About 10 a clock in the morning the same day we went from hence, steering westward, being in company four sail, as well as they who left us, namely, Captain Swan and his bark, and Captain Townley and his bark, and about 340 men.

We met with very bad weather as we sailed along this coast: seldom a day passed but we had one or two violent tornadoes and with them very frightful flashes of lightning and claps of thunder; I did never meet with the like before nor since. These tornadoes commonly came out of the north-east. The wind did not last long but blew very fierce for the time. When the tornadoes were over we had the wind at west, sometimes at west-south-west and south-west, and sometimes to the north of the west, as far as the north-west.

We kept at a good distance off shore and saw no land till the 14th day; but then being in latitude 12 degrees 50 minutes the volcano of Guatimala appeared in sight. This is a very high mountain with two peaks or heads appearing like two sugar-loaves. It often belches forth flames of fire and smoke from between the two heads; and this, as the Spaniards do report, happens chiefly in tempestuous weather. It is called so from the city Guatimala, which stands near the foot of it about eight leagues from the South Sea, and by report 40 or 50 leagues from the Gulf of Matique in the Bay of Honduras, in the North Seas. This city is famous for many rich commodities that are produced thereabouts (some almost peculiar to this country) and yearly sent into Europe, especially four rich dyes, indigo, otta or anatta, silvester, and cochineel.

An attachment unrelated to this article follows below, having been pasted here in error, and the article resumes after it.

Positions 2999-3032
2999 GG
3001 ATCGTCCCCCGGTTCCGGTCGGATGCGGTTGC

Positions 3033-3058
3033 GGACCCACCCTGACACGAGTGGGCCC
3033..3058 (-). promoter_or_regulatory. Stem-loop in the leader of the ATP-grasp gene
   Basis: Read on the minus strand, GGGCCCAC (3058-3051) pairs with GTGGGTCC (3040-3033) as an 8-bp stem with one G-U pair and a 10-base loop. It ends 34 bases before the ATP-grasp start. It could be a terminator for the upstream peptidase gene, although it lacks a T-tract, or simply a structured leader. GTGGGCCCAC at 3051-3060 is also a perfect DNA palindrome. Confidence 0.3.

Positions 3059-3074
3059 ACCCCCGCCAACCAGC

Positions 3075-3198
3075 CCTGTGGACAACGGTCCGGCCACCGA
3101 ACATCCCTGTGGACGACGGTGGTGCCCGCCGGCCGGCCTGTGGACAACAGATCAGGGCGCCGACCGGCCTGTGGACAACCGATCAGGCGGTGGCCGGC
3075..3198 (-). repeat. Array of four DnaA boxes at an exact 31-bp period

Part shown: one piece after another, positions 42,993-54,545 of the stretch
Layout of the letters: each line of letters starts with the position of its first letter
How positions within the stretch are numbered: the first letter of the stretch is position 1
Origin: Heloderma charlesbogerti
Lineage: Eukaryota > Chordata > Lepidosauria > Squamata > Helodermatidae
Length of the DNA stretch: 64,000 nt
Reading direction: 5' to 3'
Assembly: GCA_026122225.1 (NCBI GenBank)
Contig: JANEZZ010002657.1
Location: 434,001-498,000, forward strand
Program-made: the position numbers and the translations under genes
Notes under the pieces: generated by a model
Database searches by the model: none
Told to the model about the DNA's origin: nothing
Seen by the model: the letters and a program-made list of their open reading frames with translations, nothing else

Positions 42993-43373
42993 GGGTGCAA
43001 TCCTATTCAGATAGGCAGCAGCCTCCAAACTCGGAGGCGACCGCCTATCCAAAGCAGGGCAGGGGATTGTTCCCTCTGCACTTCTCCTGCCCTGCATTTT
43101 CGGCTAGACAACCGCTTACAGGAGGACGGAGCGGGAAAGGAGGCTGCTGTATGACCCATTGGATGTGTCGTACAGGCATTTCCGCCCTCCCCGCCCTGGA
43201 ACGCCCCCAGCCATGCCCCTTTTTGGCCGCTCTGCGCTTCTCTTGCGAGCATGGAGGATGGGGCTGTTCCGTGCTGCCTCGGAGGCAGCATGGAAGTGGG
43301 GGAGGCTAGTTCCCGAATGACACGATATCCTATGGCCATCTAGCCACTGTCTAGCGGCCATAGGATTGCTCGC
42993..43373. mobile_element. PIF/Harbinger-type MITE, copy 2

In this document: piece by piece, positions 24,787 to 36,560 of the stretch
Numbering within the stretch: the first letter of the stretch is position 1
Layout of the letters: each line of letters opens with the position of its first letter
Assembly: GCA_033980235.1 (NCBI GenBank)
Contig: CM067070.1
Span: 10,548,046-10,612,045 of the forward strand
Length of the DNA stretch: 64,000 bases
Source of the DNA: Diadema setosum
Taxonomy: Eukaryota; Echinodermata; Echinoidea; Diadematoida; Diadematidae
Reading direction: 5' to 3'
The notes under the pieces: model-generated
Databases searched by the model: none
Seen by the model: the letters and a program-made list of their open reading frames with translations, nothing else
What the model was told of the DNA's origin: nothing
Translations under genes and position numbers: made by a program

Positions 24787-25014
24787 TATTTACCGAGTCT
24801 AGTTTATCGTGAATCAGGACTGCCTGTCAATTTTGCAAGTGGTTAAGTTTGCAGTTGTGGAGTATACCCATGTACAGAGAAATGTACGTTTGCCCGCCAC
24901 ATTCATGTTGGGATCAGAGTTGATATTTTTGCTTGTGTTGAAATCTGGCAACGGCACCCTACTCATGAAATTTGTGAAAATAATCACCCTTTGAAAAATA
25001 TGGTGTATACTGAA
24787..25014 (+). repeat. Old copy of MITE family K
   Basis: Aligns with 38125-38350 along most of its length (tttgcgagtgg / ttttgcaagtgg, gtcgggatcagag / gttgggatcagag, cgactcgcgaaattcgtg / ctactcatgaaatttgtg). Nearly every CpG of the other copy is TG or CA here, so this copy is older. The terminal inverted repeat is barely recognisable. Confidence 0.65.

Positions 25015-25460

Indigo is made of an herb which grows a foot and a half or two foot high, full of small branches; and the branches full of leaves, resembling the leaves which grow on flax, but more thick and substantial. They cut this herb or shrub and cast it into a large cistern made in the ground for that purpose, which is half full of water. The indigo stalk or herb remains in the water till all the leaves and, I think, the skin, rind, or bark rot off, and in a manner dissolve: but, if any of the leaves should stick fast, they force them off by much labour, tossing and tumbling the mass in the water till all the pulpy substance is dissolved. Then the shrub, or woody part, is taken out, and the water, which is like ink, being disturbed no more, settles, and the indigo falls to the bottom of the cistern like mud. When it is thus settled they draw off the water and take the mud and lay it in the sun to dry: which there becomes hard, as you see it brought home.